Herb Handly is leaving the Smoky Mountains Convention and Visitors Bureau on June 30 after 12 years as executive vice president.
Handly made the announcement on Tuesday, May 10, at the Visitors Bureau meeting at the Blount County Chamber of Commerce.
Handly held up a sign following the Visitors Bureau meeting and told the story of how far the county has come in 12 years.
The hand-made sign said, “Tourists Go Home and Give Ours Back.” Handley recalled that he got a call from someone in Townsend shortly after he started the job in August of 1999, telling him someone had put the sign up on Wear’s Valley Road.
“It was at the peak of the tourist season. I kept it and hav looked at it as the years have gone by,” he said. “We’ve come a long way,” he said.
Handly said that as the county’s tourism strategies have evolved, the culture of what tourism has changed, as has residents attitude about the industry.
“The community has become more progressive, and I think they understand a lot of the success of the county lies in the way they treat visitors,” he said.
Handly, who retired as an executive with Proffitts before taking the job with the Visitors Bureau 12 years ago, said he would turn 65 in May. “I’ve danced around this for a while as far as what I wanted to do,” he said.
Handly said he made the decision after speaking with his wife, Phyllis. “It is always difficult when you make a life-changing decision, and this will be life-changing. There are a lot of things I want to do, and I’m looking forward to it,” he said.
In his letter to board members, Handly referred to the “Heads in Beds” focus most had regarding tourism in 1999 and how that evolved into a tourism strategy focused on celebrating the county’s scenic beauty and heritage.
Handly listed a number of accomplishments the bureau achieved, including establishing the Experience Your Smokies program 10 years ago to get community leaders involved with the National Park; growth in the Spring and Fall Heritage Festivals; introducing the Winter Heritage Festival and the Smoky Mountain Pottery Festival; purchasing the 10 acres adjacent to the visitors center in Townsend for future growth; and seeing a 78 percent increase in generated occupancy tax and an 85 percent increase in visitors expenditures, making Blount County’s tourism program the sixth largest program in Tennessee.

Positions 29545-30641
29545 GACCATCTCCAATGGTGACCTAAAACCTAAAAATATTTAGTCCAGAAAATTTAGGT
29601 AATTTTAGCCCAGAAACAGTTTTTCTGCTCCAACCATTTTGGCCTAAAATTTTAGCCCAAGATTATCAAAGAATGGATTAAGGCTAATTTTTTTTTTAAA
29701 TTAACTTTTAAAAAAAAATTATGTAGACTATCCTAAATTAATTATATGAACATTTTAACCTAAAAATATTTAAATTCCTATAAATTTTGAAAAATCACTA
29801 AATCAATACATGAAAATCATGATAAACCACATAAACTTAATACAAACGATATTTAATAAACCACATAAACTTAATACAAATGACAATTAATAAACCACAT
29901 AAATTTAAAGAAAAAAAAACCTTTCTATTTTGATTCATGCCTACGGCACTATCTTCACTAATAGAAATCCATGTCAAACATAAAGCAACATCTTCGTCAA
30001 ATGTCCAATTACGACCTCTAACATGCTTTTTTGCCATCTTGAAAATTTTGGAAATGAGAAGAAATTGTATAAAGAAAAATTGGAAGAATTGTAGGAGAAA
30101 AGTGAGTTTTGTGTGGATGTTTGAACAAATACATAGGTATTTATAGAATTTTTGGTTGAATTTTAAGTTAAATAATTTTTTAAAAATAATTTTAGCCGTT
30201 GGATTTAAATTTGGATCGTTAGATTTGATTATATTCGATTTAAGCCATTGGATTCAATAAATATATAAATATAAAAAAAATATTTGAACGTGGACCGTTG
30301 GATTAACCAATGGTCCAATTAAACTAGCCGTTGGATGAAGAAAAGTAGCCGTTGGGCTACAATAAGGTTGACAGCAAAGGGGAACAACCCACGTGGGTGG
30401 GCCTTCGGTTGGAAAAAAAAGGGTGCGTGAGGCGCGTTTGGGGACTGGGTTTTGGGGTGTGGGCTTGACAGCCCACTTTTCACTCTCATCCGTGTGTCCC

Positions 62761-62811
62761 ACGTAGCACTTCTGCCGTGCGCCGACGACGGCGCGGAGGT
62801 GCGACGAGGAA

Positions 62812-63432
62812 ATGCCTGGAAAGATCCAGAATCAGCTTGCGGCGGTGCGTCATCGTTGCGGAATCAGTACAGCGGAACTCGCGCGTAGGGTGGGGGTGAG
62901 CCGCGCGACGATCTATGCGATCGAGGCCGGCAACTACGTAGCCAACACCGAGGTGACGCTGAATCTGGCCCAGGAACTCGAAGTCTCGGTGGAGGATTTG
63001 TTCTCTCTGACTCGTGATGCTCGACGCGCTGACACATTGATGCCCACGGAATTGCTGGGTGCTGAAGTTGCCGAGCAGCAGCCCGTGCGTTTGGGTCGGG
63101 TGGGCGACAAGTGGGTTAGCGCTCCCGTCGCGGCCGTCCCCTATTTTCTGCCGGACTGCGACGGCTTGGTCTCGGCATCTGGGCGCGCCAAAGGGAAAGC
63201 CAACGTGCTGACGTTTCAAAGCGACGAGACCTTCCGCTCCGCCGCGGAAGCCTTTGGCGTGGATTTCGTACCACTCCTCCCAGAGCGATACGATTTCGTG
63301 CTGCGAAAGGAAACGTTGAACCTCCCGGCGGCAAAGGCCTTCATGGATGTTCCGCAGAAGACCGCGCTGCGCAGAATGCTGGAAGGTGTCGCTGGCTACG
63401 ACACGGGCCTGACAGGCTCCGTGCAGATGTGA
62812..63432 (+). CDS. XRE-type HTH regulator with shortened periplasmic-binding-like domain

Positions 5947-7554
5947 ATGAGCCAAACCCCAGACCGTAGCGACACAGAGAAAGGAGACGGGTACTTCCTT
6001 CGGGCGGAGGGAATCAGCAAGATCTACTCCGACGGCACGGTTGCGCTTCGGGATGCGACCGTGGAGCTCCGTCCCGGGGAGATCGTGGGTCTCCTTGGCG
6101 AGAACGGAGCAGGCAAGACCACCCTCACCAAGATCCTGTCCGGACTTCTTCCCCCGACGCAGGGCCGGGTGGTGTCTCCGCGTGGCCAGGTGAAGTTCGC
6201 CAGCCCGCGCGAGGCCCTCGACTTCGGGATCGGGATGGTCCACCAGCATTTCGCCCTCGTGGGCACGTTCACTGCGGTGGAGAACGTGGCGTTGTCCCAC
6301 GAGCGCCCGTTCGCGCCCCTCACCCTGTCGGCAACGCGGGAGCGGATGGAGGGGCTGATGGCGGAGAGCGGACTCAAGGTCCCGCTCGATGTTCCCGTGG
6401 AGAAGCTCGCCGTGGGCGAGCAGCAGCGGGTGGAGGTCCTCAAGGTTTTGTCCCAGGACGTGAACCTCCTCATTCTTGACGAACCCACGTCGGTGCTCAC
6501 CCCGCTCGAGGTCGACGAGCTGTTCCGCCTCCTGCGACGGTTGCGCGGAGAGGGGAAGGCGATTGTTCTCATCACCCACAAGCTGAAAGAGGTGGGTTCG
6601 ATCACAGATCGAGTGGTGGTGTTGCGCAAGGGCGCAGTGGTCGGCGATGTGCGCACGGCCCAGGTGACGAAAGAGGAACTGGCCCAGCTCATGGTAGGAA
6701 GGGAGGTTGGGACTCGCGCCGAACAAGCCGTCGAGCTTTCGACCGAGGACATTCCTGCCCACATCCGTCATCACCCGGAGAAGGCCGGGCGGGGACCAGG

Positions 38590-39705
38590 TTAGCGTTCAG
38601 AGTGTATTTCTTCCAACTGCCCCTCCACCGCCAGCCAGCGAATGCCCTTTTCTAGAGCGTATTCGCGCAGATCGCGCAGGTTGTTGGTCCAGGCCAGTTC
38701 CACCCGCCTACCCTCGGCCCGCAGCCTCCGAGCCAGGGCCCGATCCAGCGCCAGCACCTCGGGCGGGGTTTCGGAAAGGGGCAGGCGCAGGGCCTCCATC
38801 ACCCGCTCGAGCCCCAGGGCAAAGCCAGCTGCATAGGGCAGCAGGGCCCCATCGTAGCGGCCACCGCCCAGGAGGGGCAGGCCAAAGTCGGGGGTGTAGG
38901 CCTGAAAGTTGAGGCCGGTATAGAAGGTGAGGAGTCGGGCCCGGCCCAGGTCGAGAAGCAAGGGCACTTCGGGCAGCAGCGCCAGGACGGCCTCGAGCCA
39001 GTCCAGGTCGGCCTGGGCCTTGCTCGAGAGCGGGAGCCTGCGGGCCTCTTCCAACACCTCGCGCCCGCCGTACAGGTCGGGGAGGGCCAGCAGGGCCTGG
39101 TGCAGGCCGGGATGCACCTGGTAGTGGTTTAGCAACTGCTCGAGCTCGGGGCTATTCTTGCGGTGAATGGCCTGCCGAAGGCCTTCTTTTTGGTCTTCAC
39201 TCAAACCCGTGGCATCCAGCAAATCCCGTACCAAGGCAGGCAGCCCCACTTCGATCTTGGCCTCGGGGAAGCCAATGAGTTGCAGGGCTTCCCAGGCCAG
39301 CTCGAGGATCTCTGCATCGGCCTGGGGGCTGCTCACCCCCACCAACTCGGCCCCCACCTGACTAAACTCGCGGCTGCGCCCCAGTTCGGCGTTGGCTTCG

“I would not have been able to accomplish these milestones if it were not for the faith, support, creativity and confidence of our board of directors who provided the use of the Bureau’s resources to develop the programs that have allowed us to grow,” he said. “Additionally, the staff of the Smoky Mountain Convention and Visitors Bureau has shown untold loyalty commitment to carrying out new and innovative ideas towards building a better destination for visitors. While our staff is small in size, they have become giants in their skills in providing a solid program to support the amazing growth over these years.
“Thank you for allowing me to help shape the future of our community,” he said. “It has been a pleasure and has forever changed my life.”
Bryan Daniels, president and CEO of the Chamber Partnership, said finding the right replacement is one of the ways Handly’s legacy will be honored.
“Herb has done a fantastic job for us, and we want to be sure we’re honoring the hard work done he’s done with Visitors’ Bureau. That is why we feel strongly we’ll find a person who is the right fit for the Visitors’ Bureau who has run one for at least five years,” Daniels said. “To try to bring someone in who hasn’t run one would be an injustice. We’ll be methodical and try to get the best candidate we can to represent us in the partnership.”
Daniels said the Partnership will do a national search. “We feel that the visitors’ bureau needs someone who has operated a visitors’ bureau before and we’re going to search for those people on nationwide basis,” he said. “We’ll advertise in trade publications only, and we will work with members of the visitors’ bureau board to find a replacement who will work here in the Partnership.”